Start-up enterprise: Launching the new space race

 作者:戎斐     |      日期:2017-05-18 08:01:00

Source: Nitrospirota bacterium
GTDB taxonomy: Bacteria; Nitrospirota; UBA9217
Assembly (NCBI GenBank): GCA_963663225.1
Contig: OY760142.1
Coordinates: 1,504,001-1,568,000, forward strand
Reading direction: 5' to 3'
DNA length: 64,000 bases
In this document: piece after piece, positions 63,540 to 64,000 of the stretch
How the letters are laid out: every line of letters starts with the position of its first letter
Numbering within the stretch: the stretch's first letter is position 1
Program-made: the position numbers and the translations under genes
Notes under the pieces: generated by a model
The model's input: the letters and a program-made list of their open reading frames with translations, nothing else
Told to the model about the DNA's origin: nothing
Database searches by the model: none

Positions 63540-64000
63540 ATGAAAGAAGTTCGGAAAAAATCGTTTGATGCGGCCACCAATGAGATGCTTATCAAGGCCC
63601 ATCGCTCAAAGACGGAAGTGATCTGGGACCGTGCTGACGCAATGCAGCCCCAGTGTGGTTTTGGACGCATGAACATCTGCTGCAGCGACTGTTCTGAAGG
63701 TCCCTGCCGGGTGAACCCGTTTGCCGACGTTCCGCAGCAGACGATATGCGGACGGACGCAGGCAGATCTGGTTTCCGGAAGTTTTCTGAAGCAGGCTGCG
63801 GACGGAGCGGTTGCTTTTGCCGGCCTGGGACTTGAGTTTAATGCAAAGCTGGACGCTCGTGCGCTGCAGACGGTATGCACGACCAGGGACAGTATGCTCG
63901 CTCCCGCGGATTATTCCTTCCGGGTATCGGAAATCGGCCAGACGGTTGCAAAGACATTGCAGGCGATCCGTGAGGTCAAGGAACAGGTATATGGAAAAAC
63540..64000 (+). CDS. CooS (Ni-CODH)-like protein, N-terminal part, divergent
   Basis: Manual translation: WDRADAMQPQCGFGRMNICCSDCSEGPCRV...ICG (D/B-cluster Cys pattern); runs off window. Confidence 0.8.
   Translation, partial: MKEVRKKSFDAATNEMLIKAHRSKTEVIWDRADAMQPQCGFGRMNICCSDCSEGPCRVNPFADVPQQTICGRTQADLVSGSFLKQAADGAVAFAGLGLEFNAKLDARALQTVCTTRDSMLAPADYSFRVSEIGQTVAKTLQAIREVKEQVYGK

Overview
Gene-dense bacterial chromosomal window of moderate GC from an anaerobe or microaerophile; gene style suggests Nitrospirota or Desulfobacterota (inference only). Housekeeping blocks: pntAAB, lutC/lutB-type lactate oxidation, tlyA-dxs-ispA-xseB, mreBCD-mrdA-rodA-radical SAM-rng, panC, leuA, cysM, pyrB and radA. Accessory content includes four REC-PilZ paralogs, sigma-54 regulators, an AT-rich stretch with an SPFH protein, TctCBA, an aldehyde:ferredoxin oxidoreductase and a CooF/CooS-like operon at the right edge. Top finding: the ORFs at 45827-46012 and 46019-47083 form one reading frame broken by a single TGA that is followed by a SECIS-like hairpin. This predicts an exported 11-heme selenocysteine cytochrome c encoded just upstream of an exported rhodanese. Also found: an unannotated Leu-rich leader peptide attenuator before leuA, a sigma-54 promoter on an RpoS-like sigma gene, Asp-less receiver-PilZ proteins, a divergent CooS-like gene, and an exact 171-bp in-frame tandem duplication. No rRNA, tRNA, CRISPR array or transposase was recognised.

By Greg Klerkx The next generation of aerospace entrepreneurs have begun their mission: to boldly go where NASA can’t afford to go any more ON 4 JUNE this year, under the sweltering Florida sun, hundreds of rocket-watchers cluster around the swampy fringes of Launch Complex 40 at Cape Canaveral. At 2.45 pm they get what they are waiting for: the rocket on the launch platform fires up its engines and roars into the sky. Seconds later, it is a mere flicker of light in the deep blue above, and 10 minutes after lift-off it reaches Earth orbit. By all accounts, a flawless flight. Most rocket launches these days are routine affairs, but this one was special. It was not ordered by NASA or the US air force, and the rocket had not been built by Boeing or Lockheed Martin, the two giants of US aerospace. This was the first launch of a rocket called Falcon 9, built from scratch by an 8-year-old outfit called SpaceX. The launch wasn’t just a triumph for SpaceX: it was also a giant step towards a space age in which agile start-ups will play a leading part. At least, that’s the plan. Two big changes are driving the space industry in this direction. The first is the impending end of the space shuttle era, with the last flight due some time in the next nine months. The second, and possibly more significant one, is the huge cost-cutting exercise under way in the US. Earlier this year President Barack Obama proposed cancelling the funding for NASA’s $97 billion Constellation programme,